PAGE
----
This is the first round of The Alphabet Challenge mentioned in THIS post. As a refresher, the Broxson twins, Gary and Perry, and I will each write one story for each letter of the alphabet. Meaning, a story whose title begins with the given letter. For these first submissions, it’s the letter “A”.
Readers will have a month to vote for their favorite and points will be assigned to each writer. For each letter, the story with the most votes gets three points. Second place gets two points, third place gets one point. At the end of the year, we tally up and crown the winner with the most points.
Long or short, each story will appear on its own post and the trio will be followed by a fourth post where readers can vote.
Here we go. Presented anonymously, the third of three stories with titles beginning with the letter “A”.
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Copyright 2020 – E. J. D’Alise
(4,130 words – approx. reading time: about 16 minutes based on 265 WPM)
“You can’t be serious!”
Brian Harris was livid. Three years’ worth of training for this mission and six weeks before launch, this?
“I’m sorry Brian. This came from above. Way above.” Rose Wayne spoke calmly, not letting the heat of the moment drive her own emotions. Not a big effort for Rose, Director of Flight Operations.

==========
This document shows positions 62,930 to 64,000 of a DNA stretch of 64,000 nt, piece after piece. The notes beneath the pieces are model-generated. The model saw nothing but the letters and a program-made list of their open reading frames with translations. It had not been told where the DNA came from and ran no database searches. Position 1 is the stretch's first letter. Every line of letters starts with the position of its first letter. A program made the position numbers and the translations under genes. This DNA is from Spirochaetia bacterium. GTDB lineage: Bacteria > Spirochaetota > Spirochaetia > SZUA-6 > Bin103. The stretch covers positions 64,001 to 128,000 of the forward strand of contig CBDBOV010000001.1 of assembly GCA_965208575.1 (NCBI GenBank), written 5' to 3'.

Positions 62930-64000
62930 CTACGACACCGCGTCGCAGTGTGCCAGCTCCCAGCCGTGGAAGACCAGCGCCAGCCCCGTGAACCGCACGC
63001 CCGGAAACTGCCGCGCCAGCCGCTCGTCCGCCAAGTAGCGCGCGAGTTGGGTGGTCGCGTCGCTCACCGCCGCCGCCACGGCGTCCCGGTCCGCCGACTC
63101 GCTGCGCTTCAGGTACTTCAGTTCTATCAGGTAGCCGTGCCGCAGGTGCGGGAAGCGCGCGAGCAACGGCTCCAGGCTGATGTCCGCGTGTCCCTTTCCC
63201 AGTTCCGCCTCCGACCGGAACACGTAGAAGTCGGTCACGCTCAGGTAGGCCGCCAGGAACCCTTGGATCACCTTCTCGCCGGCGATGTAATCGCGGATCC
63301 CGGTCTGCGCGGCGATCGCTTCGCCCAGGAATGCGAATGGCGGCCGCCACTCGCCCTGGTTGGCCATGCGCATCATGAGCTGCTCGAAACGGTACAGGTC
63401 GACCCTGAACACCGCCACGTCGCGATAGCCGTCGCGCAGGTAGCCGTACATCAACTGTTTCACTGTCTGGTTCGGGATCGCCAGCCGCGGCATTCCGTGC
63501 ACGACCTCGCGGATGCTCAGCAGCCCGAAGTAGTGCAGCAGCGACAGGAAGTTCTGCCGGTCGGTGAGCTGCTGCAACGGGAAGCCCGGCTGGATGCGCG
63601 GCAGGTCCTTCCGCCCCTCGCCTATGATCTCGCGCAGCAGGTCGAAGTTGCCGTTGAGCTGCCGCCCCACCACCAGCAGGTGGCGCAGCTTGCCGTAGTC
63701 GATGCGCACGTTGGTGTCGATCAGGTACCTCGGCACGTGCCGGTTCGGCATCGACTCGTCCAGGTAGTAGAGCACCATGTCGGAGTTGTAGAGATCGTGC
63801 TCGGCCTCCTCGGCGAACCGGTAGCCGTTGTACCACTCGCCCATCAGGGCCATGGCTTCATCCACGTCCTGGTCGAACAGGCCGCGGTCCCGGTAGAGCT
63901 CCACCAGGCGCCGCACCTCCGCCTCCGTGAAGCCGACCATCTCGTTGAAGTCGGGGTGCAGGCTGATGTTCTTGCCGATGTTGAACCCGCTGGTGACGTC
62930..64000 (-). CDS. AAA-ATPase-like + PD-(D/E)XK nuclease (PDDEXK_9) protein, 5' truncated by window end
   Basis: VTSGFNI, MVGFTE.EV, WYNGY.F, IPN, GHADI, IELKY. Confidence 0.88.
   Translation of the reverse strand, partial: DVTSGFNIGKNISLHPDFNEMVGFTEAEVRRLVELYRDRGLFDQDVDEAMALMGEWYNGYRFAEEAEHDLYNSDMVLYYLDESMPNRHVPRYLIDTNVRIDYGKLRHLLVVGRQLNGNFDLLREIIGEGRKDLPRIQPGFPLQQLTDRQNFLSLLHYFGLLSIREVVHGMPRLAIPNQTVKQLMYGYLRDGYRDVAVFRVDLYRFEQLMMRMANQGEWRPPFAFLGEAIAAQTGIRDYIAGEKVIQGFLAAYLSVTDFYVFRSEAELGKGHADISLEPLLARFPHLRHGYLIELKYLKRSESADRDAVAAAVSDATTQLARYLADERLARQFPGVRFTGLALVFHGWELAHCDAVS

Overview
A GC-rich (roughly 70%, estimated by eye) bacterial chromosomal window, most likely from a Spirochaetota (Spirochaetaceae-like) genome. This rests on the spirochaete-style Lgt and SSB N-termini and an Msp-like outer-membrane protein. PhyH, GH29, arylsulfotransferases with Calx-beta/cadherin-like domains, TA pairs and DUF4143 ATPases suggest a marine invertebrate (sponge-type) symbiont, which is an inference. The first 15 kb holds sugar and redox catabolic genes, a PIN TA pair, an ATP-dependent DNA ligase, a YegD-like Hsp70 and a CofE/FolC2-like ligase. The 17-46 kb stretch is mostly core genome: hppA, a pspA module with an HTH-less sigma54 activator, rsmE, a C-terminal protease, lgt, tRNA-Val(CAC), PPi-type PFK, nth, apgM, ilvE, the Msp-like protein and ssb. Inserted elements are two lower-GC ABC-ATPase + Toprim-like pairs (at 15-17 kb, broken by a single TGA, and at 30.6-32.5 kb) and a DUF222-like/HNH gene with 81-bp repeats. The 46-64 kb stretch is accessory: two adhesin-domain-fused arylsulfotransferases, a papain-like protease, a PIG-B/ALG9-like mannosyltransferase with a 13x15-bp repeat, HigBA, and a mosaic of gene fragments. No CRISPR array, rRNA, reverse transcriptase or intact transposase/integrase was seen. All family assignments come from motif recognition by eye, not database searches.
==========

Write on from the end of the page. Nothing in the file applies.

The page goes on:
“Let me get this straight. I need to cut a member of the crew while minimizing the impact on the mission’s schedule and experiments,” Brian repeated as if hoping he’d heard wrong.
“That’s right,” Rose said. “Chose the person whose tasks can be spread to the rest of the crew members.”
“And I do this so that a stranger can be added to the mission at the last moment?”
“That’s right,” Rose answered.
Brian waited a few seconds, expecting more information. When none was offered, he fell back to his least endearing trait; sarcasm. Sarcasm that twice had him nearly be replaced and that — since the last warning — he had labored to keep in check. He wasn’t all that worried. True, there was a backup crew, but he was unlikely to be replaced at this late stage.
“Obviously, this stranger is up to speed and qualified to join the mission, so sure, why not? I’m sure they’re up to speed on the Kaizen‘s systems like life support, piloting, maintenance, and safety protocols. I mean, it’s not like the Kaizen is a new spaceship design from the ground up and like nothing anyone has ever flown in before,” Brian said. “Oh, wait, it is. Well, obviously, this stranger trained at a secret facility with dedicated simulators and knows more about the first true spaceship humanity has built than anyone, right?”
“Right,” Rose answered with a straight face.
Brian was momentarily at a loss for words. Rose wasn’t known to employ sarcasm or even humor; the answer to his factitious mini-rant had to be taken at face value while at the same time impossible to be accurate and true.
He almost continued his rant, but instead sat down, deflated.
“I’ll review the schedule of experiments and expertise with the associated equipment, but my first choice would be Steve. There are already complaints NASA is over-represented in the crew and most of his duties are assisting others. Maybe the replacement could assist . . . wait; is he . . . she . . . are they qualified to help with any of the science experiments?” Brian asked.
“Yes, but they’ll be confined to the forward quarters area. They won’t interact with the crew.”
Brian sat staring at Rose, his mind working out scenarios and options.